Allergic Reactions at the Campground

Family camping near a lake

Sean Gallup/Getty Images

Most people have wonderful memories of spending summer days at the campground. Camping is an American tradition, whether it’s in the mountains, at the beach, in the desert, or even in the backyard. Just about any outdoor activity that involves spending the night in a tent, trailer or RV or just out under the stars in a sleeping bag counts as camping. Outdoor activities such as hiking, swimming, and just sitting around the campfire are what make camping really special. Unfortunately, people with allergies need to take extra precautions while camping, as many activities can worsen allergy symptoms.

Mosquito Allergy

What’s a camping trip without mosquitoes? Just about any outdoor activity on a summer evening involves the buzz of a swarm of mosquitoes, looking for a good meal. While just an annoyance to most people, some people can experience allergic reactions as a result of mosquito bites. Local reactions with swelling, redness, and itching are most common; rare reactions may include all-over hives, trouble breathing, and even anaphylaxis. Measures to control mosquito bites (such as wearing long-sleeved shirts and pants and using mosquito-repellant) and taking an antihistamine before being bitten may help to reduce symptoms of mosquito allergy.

Poison Oak, Poison Ivy, and Poison Sumac

There’s nothing like a good hike in the woods in the early morning on a camping trip. Contact with a three-leafed friend may make for a miserable day, however. Many of us have come into contact with poison ivy, poison oak or poison sumac at one time or another – of course, there's a chance that we might not remember when we actually came into contact with these plants, but we certainly won’t forget the itchy rash that came as the result.

Plants from the Toxicodendron family are the most common cause of allergic contact dermatitis and include poison ivy, poison oak, and poison sumac. Coming into contact with these plants results in the deposition of oils from the leaves onto the skin, which can cause an itchy rash consisting of a linear, or streak-like group of blisters or bumps. Prevention includes avoiding these plants, washing the exposed area with soap and water immediately, and if the rash still occurs, treating the area with topical corticosteroid creams.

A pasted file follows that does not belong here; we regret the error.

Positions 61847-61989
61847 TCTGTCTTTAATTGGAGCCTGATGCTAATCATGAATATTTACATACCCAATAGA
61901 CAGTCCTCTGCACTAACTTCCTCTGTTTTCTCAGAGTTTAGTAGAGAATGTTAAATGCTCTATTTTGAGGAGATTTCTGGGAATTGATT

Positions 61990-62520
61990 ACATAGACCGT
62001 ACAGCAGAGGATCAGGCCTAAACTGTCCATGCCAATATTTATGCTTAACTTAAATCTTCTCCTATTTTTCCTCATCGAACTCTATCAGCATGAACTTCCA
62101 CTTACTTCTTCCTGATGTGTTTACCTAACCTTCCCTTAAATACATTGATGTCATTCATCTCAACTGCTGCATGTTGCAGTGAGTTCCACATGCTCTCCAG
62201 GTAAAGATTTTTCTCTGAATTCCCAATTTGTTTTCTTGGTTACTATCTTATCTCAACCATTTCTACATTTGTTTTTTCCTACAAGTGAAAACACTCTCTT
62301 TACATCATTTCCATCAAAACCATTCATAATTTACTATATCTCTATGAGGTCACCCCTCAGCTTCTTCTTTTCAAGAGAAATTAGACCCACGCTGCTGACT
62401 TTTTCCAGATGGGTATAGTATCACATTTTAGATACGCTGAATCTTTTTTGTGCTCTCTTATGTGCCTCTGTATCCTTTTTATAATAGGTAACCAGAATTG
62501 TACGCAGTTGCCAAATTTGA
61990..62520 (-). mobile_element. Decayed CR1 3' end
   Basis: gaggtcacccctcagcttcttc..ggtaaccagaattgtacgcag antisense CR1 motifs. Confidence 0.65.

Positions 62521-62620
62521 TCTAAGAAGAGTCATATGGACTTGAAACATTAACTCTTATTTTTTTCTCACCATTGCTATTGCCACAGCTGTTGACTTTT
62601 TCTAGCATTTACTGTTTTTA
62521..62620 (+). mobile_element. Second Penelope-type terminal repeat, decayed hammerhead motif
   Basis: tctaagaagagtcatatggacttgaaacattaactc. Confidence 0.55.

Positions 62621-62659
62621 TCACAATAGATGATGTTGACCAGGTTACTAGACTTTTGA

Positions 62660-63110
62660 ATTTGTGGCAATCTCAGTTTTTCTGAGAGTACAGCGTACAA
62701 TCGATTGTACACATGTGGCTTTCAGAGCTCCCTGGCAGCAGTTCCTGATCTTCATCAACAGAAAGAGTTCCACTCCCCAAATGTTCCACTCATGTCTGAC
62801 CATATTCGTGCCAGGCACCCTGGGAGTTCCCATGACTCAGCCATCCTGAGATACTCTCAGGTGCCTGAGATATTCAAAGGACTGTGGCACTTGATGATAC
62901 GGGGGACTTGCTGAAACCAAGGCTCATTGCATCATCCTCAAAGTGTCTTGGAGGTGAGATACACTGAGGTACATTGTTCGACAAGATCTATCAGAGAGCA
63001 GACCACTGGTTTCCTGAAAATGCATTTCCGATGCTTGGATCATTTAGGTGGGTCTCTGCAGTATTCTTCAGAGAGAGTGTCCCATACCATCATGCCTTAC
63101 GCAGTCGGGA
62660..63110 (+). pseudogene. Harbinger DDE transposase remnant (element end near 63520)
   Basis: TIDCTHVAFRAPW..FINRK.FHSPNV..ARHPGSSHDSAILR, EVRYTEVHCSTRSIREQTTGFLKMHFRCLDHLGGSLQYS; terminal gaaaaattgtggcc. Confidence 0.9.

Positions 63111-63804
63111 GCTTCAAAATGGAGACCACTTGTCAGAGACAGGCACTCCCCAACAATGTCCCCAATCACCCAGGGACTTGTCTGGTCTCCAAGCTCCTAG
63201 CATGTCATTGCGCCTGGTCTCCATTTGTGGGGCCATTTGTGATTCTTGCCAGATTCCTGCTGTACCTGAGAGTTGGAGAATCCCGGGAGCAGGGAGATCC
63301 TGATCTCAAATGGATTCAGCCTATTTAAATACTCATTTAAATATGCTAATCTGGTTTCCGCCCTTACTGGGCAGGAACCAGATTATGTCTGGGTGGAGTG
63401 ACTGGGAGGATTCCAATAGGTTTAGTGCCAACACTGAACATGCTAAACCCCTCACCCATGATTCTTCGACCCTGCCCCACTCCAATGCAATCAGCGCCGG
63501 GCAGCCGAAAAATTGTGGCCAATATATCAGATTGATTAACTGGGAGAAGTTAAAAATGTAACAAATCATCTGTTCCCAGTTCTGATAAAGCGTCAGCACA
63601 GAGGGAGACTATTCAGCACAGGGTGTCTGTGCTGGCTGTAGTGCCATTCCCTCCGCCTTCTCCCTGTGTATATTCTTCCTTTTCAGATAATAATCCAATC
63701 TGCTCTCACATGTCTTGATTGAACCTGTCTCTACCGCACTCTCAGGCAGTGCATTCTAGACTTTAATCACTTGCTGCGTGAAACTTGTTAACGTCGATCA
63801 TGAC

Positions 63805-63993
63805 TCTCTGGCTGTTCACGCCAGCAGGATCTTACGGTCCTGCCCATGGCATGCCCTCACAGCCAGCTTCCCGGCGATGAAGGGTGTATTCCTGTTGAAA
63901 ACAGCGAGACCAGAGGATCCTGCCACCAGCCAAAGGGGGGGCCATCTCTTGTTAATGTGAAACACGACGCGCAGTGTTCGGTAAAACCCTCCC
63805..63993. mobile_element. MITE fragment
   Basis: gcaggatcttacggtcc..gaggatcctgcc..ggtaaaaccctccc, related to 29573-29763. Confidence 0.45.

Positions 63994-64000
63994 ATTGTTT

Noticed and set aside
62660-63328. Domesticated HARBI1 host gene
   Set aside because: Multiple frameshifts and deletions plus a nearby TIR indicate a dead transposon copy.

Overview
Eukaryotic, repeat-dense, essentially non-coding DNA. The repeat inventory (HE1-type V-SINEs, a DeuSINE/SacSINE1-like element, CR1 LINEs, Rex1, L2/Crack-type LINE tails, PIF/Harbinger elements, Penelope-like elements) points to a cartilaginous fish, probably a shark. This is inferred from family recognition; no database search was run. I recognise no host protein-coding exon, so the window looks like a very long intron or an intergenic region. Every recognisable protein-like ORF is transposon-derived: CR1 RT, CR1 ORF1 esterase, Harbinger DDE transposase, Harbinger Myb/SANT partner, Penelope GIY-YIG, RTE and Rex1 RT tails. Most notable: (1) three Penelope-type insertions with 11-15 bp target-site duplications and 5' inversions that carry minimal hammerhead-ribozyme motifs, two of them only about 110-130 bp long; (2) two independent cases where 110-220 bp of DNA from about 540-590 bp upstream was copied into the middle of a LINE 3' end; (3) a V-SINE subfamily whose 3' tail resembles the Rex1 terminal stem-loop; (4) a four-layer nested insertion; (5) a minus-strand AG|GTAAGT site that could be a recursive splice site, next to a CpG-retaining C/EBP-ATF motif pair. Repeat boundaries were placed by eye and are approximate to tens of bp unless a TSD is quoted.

Allergic Rashes From Swimming

A good old-fashioned swimming hole can be the best-kept secret of a good campsite. An unexpected surprise might occur a few hours after water exposure, however. Swimming in a freshwater lake or in the ocean can lead to itchy rashes. Swimmer's itch occurs when people swim in water contaminated with parasites. Generally, swimmer's itch occurs in freshwater, where aquatic birds and snails are likely to live. These animals serve as carriers for the parasite, although when this parasite enters human skin, it causes an irritating allergic rash as it dies. Treatment includes topical corticosteroids and oral antihistamines.

Seabather's eruption is a different type of allergic rash that occurs after swimming in the ocean and being exposed to jellyfish larvae. These larvae get trapped between a person's skin and bathing suit, resulting in an itchy skin rash on areas covered by clothing. These symptoms usually start while the person is still swimming, but may also occur hours later. Rubbing the skin often makes the symptoms worse, since the larvae release toxins into the skin as a result of pressure or friction. Treatment also includes topical corticosteroids and oral antihistamines.